August 2017
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MAS Position on George Bruce Branch & 125th St. Branch of New York Public Library

Both of these New York Public Library branches on 125th Street are worthy of designation by the Commission. The George Bruce Branch, designed in 1914 by Carrere & Hastings, architects of the main branch of the public library on 5th Avenue, finely represents the use of Georgian Revival in civic architecture in the early twentieth century. Today, the exterior remains intact, and the building still serves as a public library. The 125th Street branch, on the other hand, was one of 67 branches funded by Andrew Carnegie and was designed by another prominent New York City architecture firm of the era, McKim, Mead and White. In this library, McKim Mead and White display their understanding of the Renaissance Revival style.

These two libraries are not the only buildings along 125th Street that merit preservation. With the recent rezoning of the famous thoroughfare, threats to the street’s historically, architecturally, and culturally significant buildings will without a doubt increase tenfold. It is critically important for the LPC to go further with additional designations on 125th Street. In our statement to City Council regarding the rezoning, MAS urged that the important historical resources in Harlem be preserved before they are lost to redevelopment.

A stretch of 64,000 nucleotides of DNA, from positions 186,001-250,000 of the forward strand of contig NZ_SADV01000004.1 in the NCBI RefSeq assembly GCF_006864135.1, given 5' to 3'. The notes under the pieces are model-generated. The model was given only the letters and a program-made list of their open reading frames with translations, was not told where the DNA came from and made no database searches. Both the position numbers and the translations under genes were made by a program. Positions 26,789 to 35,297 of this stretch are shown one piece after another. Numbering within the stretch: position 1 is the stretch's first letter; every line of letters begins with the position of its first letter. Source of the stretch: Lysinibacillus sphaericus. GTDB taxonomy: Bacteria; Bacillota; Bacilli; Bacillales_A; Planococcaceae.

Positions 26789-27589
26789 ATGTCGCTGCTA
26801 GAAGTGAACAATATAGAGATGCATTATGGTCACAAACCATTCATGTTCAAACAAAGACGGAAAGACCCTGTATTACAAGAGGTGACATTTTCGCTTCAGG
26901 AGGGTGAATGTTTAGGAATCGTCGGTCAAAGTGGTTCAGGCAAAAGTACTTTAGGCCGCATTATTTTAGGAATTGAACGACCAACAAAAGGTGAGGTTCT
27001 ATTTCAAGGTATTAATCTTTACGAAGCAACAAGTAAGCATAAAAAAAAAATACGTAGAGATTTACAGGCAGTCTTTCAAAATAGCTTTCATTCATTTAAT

One such building MAS urges the LPC to protect is the Marion building, at 290 Lenox Avenue, at the southeast corner of 125th Street. The building, built in 1904 and Beaux-Arts in style, is not only architecturally significant, but also has a cultural history that reflects the rich twentieth-century cultural history of Harlem. From 1937-39, it was occupied by the Harlem Community Art Center, a WPA-sponsored institution originally envisioned for the instruction of African Americans in the arts by the local artists of the Harlem Artists’ Guild. Eleanor Roosevelt attended the opening ceremony for the center, which was particularly unique at this time because it was conceived by and intended to serve the local African American community at a time when most businesses along 125th Street were owned and operated by whites intending to serve whites despite the African American population of the neighborhood. The building continued to be a cultural part of 125th Street and Harlem even after the Harlem Community Art Center moved, and should be protected by the Landmarks Preservation Commission.

In conclusion, I urge the LPC to designate not only these two libraries, but the Marion building and other significant buildings along 125th Street as well.

[This article was originally given as oral testimony before the Landmarks Preservation Commission.]